No amputation needed: Local excision proves sufficient in one fibrosarcoma case study

October 1, 2008

A patient with low-grade fibrosarcoma has not needed an amputation of the limb but rather local excision of tumors, according to her dermatologist.

Key Points

Dr. Starr, who has been treating the patient for two years, says the localized low-grade fibrosarcoma has remained confined to the patient's left lower extremity.

"It is very odd, because she grows these subcutaneous nodules on her pretibium, ankle and calf. They grow fairly quickly - over the course of a few months - and we simply excise them with a narrow clinical margin.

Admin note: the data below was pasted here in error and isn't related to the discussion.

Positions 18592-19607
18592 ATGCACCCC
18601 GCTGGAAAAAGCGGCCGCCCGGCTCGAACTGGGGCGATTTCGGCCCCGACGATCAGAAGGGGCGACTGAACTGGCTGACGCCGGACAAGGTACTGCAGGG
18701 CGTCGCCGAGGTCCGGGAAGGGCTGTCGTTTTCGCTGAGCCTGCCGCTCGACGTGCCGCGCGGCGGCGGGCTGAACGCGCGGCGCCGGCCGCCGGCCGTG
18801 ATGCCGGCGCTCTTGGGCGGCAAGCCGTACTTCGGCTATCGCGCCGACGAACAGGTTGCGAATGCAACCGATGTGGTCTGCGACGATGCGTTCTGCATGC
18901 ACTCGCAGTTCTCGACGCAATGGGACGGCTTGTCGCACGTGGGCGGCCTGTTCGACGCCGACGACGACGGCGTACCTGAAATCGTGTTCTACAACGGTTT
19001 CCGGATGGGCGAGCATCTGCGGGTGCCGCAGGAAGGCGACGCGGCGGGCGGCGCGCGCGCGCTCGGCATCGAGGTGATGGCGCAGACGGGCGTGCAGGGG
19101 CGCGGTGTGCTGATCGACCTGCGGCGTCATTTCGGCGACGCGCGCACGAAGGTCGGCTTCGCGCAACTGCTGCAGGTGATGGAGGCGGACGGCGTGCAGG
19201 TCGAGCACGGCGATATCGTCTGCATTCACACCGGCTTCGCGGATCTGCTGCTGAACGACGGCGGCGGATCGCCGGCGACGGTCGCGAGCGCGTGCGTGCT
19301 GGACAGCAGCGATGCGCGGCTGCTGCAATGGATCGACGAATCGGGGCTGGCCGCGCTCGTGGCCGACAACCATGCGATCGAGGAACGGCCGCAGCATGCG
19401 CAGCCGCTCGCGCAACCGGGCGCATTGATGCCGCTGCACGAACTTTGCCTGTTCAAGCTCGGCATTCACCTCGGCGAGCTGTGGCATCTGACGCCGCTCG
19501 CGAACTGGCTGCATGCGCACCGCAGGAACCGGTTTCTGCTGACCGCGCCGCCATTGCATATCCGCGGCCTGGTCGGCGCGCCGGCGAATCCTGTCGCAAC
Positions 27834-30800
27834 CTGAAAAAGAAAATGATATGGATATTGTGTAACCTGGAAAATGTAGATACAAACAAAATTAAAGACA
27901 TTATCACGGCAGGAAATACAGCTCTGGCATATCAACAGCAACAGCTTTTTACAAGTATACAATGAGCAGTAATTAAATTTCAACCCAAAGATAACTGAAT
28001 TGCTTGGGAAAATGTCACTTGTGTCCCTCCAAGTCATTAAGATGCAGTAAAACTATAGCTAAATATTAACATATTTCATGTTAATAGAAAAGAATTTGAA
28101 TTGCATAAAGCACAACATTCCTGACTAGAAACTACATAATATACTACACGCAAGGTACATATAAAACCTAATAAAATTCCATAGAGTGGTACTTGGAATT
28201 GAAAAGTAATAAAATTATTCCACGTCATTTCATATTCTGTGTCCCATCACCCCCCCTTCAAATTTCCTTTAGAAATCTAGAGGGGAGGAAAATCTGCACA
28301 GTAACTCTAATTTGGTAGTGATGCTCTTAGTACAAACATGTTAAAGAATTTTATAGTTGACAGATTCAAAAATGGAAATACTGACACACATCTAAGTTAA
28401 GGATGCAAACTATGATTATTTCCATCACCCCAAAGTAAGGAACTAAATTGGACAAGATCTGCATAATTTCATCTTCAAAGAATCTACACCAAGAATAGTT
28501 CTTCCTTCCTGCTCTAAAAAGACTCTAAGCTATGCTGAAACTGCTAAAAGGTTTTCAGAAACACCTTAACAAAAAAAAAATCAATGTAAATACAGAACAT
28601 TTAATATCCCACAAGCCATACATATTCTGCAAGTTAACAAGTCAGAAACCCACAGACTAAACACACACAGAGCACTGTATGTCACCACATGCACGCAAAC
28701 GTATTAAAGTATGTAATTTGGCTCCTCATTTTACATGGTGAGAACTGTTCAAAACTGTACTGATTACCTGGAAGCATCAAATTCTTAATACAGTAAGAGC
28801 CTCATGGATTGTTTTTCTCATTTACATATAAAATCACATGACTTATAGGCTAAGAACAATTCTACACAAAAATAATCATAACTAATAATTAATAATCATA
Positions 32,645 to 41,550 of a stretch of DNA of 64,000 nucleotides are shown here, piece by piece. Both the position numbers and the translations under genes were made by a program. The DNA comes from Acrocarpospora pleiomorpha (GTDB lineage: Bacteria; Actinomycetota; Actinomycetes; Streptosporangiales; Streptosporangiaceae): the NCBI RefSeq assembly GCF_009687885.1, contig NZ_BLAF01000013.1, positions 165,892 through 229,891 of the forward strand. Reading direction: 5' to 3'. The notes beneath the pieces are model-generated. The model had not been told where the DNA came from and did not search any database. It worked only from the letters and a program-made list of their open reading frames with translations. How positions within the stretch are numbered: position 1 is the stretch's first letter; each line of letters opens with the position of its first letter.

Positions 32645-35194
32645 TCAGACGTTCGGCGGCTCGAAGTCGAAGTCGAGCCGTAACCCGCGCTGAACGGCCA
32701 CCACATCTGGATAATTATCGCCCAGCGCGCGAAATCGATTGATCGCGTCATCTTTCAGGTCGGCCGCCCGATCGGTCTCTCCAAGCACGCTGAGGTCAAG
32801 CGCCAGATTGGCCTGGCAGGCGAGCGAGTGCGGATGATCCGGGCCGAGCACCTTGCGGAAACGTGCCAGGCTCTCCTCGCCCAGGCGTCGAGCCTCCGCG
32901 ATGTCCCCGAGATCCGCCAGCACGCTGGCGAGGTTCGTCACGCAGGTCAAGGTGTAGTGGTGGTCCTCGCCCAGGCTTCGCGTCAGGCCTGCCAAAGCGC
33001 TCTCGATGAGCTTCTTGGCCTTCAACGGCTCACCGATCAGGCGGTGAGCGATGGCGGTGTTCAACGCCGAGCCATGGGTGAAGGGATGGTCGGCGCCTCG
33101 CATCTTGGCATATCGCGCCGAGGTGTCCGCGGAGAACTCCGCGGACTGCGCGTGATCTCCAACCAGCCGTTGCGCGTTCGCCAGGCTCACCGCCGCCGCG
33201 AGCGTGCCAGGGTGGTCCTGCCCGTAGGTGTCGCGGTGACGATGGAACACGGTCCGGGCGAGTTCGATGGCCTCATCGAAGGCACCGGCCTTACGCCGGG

Treating sarcomas

Dermatologists and oncologists confronted with sarcomas do not routinely treat the tumors in this way, says Dr. Starr, who has never had a similar case. Treatment can be as aggressive as amputation.

However, the patient's annual MRI studies have been stable. When new lesions develop, they are easily excised.

The case has taught the dermatologist that not all sarcomas are treated equally and that, on occasion, it is appropriate to simply excise the solitary tumors.

"You cannot use radiation therapy. There is no chemotherapy that would work. Your only other option would be amputation. These are subcutaneous nodules and the size varies from 6 mm to 3 cm," Dr. Starr explains.